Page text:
Linked by Thom Holwerda on Wed 18th May 2011 21:50 UTC, submitted by fran
Windows The ARM version of Windows 8 might have just become the most desired version of Windows in our hearts and minds. After us talking about legacy code and backwards compatibility in Windows for years now, an Intel senior vice president, Renee James, has just stated that Windows 8 on ARM will not have any form of compatibility for legacy applications whatsoever. Update: Microsoft has responded to Intel's claims. "Intel's statements during yesterday's Intel Investor Meeting about Microsoft's plans for the next version of Windows were factually inaccurate and unfortunately misleading," the company said, "From the first demonstrations of Windows on SoC, we have been clear about our goals and have emphasized that we are at the technology demonstration stage. As such, we have no further details or information at this time."
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toast88
Member since:
2009-09-23

Take that with a grain of salt, but I think I've read somewhere that on modern x86 chips, real mode is emulated anyway, so you'd only save some kB of ROM.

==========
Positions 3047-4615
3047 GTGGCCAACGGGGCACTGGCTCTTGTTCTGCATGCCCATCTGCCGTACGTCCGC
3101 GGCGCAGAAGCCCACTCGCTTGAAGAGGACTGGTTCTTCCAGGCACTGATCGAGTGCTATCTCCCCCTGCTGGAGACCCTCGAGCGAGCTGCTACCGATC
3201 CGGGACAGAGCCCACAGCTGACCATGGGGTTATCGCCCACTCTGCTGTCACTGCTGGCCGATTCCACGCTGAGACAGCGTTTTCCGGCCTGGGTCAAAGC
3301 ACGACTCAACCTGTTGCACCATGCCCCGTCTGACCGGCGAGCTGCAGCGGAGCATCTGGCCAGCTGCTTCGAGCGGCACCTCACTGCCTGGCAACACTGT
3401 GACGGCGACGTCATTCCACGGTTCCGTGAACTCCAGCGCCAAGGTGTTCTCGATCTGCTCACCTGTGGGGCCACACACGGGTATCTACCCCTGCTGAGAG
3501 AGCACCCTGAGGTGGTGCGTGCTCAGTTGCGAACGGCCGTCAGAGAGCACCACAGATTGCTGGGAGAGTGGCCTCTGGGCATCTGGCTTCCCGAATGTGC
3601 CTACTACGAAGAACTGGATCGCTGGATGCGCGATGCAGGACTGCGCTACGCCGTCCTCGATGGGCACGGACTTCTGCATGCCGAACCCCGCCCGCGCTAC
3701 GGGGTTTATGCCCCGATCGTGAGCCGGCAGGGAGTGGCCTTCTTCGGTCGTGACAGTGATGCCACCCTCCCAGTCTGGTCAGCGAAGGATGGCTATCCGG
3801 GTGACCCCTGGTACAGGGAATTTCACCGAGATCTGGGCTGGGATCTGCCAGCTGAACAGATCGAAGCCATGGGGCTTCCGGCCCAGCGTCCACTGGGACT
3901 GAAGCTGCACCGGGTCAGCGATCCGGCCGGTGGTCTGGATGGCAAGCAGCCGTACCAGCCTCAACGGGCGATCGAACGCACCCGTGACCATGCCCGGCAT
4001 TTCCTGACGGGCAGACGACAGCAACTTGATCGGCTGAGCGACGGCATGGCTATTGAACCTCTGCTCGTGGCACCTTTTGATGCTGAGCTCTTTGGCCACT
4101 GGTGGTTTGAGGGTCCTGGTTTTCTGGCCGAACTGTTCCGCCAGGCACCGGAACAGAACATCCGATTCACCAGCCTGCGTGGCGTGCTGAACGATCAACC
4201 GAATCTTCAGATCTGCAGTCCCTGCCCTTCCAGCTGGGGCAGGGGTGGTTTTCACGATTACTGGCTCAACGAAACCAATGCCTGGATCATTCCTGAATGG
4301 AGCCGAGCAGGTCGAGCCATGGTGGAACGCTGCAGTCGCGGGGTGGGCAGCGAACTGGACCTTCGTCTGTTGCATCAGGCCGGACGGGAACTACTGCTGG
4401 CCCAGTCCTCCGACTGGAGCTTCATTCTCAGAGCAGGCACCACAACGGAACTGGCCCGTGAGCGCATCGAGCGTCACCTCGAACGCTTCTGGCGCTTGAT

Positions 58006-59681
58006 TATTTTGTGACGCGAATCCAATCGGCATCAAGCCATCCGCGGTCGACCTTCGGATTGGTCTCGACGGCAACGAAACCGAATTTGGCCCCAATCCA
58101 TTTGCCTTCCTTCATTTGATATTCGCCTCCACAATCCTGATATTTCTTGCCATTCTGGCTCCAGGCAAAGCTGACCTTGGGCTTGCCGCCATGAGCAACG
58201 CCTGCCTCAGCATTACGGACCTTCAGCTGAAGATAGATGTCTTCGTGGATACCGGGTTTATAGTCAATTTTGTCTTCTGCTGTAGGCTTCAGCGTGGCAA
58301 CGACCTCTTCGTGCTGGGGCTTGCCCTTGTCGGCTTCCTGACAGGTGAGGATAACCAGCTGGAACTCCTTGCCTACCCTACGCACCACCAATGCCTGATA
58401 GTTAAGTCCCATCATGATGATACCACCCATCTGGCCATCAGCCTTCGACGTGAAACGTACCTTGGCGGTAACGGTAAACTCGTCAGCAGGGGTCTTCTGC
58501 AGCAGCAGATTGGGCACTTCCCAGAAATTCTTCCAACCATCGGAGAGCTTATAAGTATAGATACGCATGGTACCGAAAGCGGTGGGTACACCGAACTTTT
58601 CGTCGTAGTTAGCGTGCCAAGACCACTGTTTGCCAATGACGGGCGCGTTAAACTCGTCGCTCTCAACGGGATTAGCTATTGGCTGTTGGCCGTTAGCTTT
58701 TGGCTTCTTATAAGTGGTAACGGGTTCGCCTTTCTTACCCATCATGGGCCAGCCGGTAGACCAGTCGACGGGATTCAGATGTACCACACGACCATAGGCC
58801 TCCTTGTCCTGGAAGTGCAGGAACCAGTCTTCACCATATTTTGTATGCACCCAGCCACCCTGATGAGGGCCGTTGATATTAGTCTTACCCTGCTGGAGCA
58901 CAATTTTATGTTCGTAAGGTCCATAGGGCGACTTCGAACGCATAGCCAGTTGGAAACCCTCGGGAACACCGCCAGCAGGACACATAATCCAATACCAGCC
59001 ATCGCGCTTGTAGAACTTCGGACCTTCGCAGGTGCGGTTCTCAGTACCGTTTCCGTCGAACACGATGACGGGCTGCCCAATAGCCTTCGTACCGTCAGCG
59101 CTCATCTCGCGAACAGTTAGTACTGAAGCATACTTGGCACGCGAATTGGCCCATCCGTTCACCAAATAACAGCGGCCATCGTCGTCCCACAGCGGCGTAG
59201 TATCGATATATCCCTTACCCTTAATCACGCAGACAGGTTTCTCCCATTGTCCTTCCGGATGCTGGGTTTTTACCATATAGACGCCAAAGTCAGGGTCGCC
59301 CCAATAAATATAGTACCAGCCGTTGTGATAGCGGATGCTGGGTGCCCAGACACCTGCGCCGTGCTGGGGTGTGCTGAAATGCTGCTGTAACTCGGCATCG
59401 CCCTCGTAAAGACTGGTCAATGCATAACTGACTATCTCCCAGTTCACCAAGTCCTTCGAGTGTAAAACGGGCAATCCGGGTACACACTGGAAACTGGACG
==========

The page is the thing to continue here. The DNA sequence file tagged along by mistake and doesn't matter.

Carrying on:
I guess you are talking about the "Virtual 8086 mode"?

http://en.wikipedia.org/wiki/Virtual_8086_mode

This is not the real "real mode" but a virtual real mode on top of protected mode. The real "real mode" still exists native on any x86 CPU and it actually takes a reset cycle to get from protected mode back into real mode =).

If you want to know the details (and got the time), I recommend the programmer's handbook for the 386, which covers everything you need to know about x86 processors.

Linux Torvalds mentions somewhere in the early kernel sources that he read this manual as well besides to Tanenbaum's famous book on operating systems, of course.

Adrian

Reply Parent Score: 2

Neolander Member since:
2010-03-08

No, I don't mean unreal mode ;) I have read the system programming part of the x86 references from Intel and AMD (especially AMD) enough times to know what I'm talking about.

What I think I've read somewhere is that real mode instructions do not use any dedicated hardware execution units anymore on modern x86 processors. That they are fully implemented using microcode and the hardware used by higher-level modes.

Edited 2011-05-20 06:06 UTC

Reply Parent Score: 1